Chieftain Metals: Negative Cash Cost Projection and Potential 10-fold Upside

For Zinc Investing News (ZIN), one company that stood out from the crowd at last month’s Vancouver Resource Investment Conference was Chieftain Metals (TSX:CFB), which is currently focused on bringing its Tulsequah Chief project, located in Northwestern British Columbia, into production. 

To learn more about the company — in particular, its negative cash cost projection and potential 10-fold upside — ZIN got in touch with Victor Wyprysky, Chieftain’s chairman and director, after the show. In the interview below, he explains the economics his company used to arrive at those numbers, also touching on how Chieftain plans to raise the funds necessary to start construction at Tulsequah. He also comments on what investors can expect from Chieftain in 2014.

ZIN: Can you give me a brief history of what work has been done at Tulsequah Chief and what aspects of it you would highlight?

VW: Tulsequah Chief is one of the world’s highest-grade volcanogenic massive sulfide (VMS) deposits. It’s a polymetallic deposit, which means it contains a number of metals — in our case, zinc, copper, lead, gold and silver. About half of the project’s value is in gold and silver, and the numerous metals provide a natural hedge against price fluctuations.

Basically, the project is now construction ready. We have all the relevant permits to start construction, and we have a full feasibility study as well as an independent engineering review of that feasibility study. The feasibility study confirms the economics, which are quite strong, and the independent review can be tabled with banks for senior project debt financing.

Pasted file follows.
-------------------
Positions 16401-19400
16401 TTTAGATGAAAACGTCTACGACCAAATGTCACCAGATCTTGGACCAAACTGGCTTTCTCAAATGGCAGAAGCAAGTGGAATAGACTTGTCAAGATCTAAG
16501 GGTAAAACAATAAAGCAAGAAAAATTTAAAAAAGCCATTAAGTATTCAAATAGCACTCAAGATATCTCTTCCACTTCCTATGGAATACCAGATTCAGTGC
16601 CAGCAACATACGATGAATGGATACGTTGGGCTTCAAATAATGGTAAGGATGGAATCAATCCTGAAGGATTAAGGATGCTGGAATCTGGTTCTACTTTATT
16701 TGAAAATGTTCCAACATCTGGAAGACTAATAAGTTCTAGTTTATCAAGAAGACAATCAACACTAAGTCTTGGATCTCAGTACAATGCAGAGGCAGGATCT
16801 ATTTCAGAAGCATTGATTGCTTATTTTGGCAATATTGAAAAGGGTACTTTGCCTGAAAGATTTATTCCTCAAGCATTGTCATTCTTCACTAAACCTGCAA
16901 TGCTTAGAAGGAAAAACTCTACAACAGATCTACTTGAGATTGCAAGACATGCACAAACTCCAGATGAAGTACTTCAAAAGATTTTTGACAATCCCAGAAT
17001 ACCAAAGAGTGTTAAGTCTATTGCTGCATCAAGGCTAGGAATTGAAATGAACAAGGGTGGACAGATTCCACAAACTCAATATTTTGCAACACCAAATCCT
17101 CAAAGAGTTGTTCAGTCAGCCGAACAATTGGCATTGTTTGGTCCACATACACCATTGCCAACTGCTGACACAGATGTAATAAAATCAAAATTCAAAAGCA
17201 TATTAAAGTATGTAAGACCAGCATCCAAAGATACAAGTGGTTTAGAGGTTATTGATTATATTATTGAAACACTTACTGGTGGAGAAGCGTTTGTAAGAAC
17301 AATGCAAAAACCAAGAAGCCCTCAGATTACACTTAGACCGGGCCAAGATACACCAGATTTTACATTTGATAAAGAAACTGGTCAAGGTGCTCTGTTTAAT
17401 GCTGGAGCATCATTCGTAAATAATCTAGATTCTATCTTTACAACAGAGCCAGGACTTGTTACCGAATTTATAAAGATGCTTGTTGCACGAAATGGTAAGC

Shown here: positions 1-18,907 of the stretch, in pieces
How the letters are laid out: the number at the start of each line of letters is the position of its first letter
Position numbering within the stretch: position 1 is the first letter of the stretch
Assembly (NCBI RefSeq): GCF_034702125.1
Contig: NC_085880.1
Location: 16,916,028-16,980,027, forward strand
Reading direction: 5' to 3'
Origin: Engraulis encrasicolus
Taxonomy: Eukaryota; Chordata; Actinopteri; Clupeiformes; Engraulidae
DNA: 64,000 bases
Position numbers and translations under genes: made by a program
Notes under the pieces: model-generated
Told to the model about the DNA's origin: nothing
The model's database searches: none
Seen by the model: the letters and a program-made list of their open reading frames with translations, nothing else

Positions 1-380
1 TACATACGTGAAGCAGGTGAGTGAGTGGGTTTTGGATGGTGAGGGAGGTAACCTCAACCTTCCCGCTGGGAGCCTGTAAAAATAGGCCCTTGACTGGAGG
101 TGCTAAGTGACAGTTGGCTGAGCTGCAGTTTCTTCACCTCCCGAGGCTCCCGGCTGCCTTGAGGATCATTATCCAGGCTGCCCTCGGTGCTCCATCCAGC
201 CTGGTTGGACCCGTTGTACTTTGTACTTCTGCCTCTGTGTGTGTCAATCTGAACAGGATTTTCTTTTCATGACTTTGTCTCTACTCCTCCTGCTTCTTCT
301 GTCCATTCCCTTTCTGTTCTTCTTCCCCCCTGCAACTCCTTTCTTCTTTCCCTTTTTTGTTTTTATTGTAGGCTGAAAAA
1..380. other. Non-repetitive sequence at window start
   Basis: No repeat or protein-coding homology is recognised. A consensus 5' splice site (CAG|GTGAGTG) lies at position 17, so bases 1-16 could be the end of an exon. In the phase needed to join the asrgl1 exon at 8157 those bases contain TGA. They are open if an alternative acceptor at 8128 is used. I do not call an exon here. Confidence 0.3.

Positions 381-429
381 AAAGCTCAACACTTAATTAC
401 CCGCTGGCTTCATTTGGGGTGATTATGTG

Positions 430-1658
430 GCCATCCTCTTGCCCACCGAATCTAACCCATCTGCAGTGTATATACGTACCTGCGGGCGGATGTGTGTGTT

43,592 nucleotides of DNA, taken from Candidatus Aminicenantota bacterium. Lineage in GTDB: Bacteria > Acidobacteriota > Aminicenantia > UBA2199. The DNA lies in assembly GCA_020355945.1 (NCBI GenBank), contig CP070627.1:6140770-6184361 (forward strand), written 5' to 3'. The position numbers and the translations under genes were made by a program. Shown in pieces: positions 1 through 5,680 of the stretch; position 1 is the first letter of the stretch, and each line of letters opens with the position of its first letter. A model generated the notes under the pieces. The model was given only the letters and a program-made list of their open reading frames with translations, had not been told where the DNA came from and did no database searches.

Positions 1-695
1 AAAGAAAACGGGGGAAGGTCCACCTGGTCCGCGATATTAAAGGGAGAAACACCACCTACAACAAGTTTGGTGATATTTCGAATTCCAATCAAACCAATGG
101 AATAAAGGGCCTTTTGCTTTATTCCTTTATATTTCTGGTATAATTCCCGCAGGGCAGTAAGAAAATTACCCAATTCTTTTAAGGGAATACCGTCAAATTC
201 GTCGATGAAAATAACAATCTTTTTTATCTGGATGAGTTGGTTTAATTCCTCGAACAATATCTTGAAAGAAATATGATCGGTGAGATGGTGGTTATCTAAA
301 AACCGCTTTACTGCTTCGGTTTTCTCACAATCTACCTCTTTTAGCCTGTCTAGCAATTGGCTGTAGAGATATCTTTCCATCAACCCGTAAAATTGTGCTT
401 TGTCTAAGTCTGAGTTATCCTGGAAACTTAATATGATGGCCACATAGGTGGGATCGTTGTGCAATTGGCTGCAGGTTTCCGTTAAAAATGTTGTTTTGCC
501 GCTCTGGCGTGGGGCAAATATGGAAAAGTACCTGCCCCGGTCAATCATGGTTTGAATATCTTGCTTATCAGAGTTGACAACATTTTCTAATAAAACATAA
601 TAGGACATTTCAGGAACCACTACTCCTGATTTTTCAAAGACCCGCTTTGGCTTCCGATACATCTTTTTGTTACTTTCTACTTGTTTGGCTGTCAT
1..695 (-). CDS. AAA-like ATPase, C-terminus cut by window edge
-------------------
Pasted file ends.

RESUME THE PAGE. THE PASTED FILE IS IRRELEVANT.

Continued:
To get to that point there’s been extensive drilling, metallurgical work, logistics considerations, engineering work, the whole gamut, to demonstrate how the project will be built and then run. It’s a very, very advanced project.

ZIN: You mentioned in your Vancouver Resource Investment Conference presentation that Chieftain has a negative cash cost projected due to its by-product metals. Can you explain the economics you used to arrive at a negative cash cost?

VZ: The way it’s calculated is a standard industry metric. You take one of the main metals, in our case, zinc, and you apply all the costs of operating the mine to that volume of zinc production, but you also subtract the revenues from the other products. Assuming, of course, that you’re selling those products at realistic prices.

Imagine your operating costs for the mine are $80 million. But perhaps non-zinc revenues are $120 million. So in that example, you’re left with a $40-million credit toward the cost of zinc production. And if you have 80 million pounds of zinc, that’s the same as saying your cost of zinc production is negative $0.50. In our case, the actual numbers come to negative $0.90.

While we’re on this point, I should mention that there’s another calculation method, co-product cost of production. That’s where you take that same $80 million in operating costs and take the percentage of revenues from the different metals. So, say zinc is roughly 25 percent of that $80 million, or $20 million. If you’re making 80 million pounds of zinc a year, that implies that the cost of zinc production is $0.25.

Using either method we’re literally at the bottom of the global cost curve, somewhere in the bottom 1, 2, 3 percent of all mines in the world. It’s quite unusual, and the way you get there is by having a combination of very high grades, good recoveries and a number of metals to offset operating costs.